Monday, November 23, 2015

The Mind Snatchers (1972)

          Prior to achieving stardom with The Deer Hunter (1978), Christopher Walken played his first leading film role in this peculiar sci-fi drama based upon Dennis Reardon’s play The Happiness Cage. (The film is sometimes exhibited under the same title as the play.) While The Mind Snatchers is a frustrating piece of work thanks to half-baked ideas and a meandering narrative, it’s fascinating to watch Walken’s acting because he does not employ the affectations that later defined his screen persona. Bereft of his stop-and-start vocal rhythm and sudden gestures, Walken delivers a powerfully unadorned performance—even though, ironically enough, he portrays a character whom others perceive as being mentally unbalanced.
          Set in West Germany, the picture introduces U.S. Army Private James H. Reese (Walken) as a volatile troublemaker. He gets into fights with fellow soldiers, partygoers, and even his long-suffering European girlfriend. After Reese is brought to the attention of Dr. Frederick (Joss Ackland), the psychiatrist behind a mysterious experiment backed by the Army, Reese is transported to a remote hospital with only two other patients—talkative Southerner Sergeant Buford Miles (Ronny Cox) and a young soldier named Tommy, whose head is bandaged and whose only communication is involuntary screaming. Turns out Dr. Frederick designed an experimental probe that he inserts directly into the brain. The probe connects to antenna protruding through the subject’s skull, and the antenna relates to a switch the subject has at his disposal. Whenever the subject feels angry or depressed, the subject can hit the switch and stimulate a pleasure response. The film’s drama, such as it is, stems from the fact that Dr. Frederick wants only voluntary subjects, so he plays mind games with Buford and Reese in the hopes they will volunteer.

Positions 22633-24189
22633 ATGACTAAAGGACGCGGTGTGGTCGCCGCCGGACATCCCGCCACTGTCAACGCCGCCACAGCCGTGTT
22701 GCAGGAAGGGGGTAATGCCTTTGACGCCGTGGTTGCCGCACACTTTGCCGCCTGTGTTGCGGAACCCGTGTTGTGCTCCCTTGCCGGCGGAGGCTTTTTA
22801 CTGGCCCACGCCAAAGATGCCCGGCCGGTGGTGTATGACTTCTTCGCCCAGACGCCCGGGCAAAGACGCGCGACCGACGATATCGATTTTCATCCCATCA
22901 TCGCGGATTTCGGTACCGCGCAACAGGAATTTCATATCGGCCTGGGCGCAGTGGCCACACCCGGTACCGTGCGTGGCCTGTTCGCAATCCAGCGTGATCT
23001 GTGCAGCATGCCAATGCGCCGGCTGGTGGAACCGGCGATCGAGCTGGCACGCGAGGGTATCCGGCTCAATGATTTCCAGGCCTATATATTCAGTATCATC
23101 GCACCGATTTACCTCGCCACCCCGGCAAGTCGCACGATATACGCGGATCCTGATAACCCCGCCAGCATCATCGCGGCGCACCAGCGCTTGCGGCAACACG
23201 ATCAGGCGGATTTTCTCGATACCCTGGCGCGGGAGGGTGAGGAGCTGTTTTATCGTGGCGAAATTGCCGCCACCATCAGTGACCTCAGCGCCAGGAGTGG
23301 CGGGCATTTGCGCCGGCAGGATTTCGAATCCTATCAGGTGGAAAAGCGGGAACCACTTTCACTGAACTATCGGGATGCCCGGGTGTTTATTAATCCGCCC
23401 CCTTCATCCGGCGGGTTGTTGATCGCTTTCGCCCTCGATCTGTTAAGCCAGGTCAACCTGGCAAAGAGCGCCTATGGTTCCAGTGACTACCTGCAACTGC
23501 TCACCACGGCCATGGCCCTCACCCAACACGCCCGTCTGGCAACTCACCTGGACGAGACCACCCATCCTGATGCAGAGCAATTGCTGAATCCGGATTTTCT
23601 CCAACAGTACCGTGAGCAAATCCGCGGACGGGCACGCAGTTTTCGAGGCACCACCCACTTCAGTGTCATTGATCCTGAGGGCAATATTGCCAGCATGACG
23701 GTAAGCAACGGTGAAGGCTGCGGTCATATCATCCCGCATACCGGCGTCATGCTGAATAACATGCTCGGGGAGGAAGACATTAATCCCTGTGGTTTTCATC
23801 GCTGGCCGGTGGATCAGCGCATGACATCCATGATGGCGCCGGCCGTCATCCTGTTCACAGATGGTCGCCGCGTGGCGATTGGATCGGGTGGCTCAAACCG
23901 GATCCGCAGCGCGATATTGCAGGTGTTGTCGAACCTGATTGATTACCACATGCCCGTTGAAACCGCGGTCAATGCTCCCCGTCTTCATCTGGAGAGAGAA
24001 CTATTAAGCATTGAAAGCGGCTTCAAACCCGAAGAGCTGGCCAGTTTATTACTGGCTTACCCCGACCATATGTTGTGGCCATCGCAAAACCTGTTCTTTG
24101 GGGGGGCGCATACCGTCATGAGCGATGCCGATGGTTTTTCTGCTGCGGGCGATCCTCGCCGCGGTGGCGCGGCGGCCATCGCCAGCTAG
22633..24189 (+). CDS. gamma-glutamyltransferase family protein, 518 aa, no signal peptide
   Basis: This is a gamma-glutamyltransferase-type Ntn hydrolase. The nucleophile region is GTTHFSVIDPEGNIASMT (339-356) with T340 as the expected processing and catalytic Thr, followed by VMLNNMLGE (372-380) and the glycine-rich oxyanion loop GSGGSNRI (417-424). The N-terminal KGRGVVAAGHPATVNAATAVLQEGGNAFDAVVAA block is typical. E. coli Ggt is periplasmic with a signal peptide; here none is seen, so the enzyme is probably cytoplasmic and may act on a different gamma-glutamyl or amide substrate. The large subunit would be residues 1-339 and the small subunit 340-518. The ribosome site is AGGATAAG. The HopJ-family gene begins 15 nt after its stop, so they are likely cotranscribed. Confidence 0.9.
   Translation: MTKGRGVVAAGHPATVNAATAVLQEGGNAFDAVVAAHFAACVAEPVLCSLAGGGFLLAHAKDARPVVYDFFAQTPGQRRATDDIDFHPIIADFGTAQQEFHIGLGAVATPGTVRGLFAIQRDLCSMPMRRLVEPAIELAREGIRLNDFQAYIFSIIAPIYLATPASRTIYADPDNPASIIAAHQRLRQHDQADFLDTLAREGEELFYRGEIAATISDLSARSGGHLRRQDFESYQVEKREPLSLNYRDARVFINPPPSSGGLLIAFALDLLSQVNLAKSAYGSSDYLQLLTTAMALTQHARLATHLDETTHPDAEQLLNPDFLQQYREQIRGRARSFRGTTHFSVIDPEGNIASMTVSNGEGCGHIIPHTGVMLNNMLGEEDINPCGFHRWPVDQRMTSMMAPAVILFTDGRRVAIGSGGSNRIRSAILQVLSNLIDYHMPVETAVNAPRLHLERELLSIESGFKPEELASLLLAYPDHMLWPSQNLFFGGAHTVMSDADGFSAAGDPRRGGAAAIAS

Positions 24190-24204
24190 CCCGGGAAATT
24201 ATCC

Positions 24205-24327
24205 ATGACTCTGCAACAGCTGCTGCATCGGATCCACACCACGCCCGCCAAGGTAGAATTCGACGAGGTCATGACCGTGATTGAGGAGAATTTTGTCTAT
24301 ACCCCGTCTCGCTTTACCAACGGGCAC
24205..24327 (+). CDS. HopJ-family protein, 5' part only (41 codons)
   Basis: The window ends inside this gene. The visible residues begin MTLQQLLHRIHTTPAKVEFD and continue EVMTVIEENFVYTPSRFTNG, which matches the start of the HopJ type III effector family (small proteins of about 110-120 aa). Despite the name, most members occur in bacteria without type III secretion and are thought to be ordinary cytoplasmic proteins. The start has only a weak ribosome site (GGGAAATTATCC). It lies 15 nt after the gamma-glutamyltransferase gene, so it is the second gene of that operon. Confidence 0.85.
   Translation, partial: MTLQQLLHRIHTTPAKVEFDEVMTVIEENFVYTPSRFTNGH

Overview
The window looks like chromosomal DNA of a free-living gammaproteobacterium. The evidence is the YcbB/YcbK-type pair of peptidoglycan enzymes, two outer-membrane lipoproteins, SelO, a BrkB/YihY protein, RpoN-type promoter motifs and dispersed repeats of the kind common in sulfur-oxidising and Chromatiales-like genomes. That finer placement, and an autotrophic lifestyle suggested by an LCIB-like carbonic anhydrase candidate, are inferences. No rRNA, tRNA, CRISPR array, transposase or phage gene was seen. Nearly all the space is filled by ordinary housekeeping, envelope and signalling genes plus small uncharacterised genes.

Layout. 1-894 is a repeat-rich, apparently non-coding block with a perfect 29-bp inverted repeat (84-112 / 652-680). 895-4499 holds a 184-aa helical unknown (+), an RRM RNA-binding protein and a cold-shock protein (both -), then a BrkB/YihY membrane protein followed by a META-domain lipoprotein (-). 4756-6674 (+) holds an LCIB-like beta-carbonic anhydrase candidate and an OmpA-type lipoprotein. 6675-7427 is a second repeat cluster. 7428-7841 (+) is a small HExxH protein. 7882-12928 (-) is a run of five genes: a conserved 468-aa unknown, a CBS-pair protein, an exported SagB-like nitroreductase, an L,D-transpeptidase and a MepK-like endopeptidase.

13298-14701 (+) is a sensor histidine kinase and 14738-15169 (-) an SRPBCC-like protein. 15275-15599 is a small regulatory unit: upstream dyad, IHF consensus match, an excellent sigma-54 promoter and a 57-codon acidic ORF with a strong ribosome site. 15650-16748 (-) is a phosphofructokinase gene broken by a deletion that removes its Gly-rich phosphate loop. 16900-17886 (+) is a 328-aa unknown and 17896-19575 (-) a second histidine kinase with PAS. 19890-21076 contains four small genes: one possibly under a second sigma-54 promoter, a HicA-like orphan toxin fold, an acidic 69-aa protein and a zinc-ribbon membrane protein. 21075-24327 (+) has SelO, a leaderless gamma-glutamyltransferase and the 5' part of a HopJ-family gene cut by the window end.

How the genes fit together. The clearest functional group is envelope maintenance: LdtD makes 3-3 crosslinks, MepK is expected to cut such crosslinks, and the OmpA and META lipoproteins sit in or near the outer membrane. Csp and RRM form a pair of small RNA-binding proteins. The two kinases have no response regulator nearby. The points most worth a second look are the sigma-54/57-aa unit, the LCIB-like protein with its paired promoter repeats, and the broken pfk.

That’s where the movie veers off-course. Reese comes across as a one-note rebel, patterned too closely after the protagonist of Ken Kesey’s novel One Flew Over the Cuckoo’s Nest. (Kesey’s book was published in 1962, and Reardon’s play premiered in 1969.) Meanwhile, Buford is a compendium of writer-convenient extremes. The story also includes the dull cliché of a cold-hearted Army general who demands results no matter the human cost. (Old pro Ralph Meeker essays this role in a forgettable performance.) By the time The Mind Snatchers spirals into its highly predictable final act, logic problems have achieved crushing weight, and the repetitive cycles of the storyline have grown tiresome. That said, director Bernard Girard—a veteran of episodic television who made a handful of minor features—films scenes quite well, and Walken and Cox give the best imaginable renditions of poorly conceived characters.

The Mind Snatchers: FUNKY

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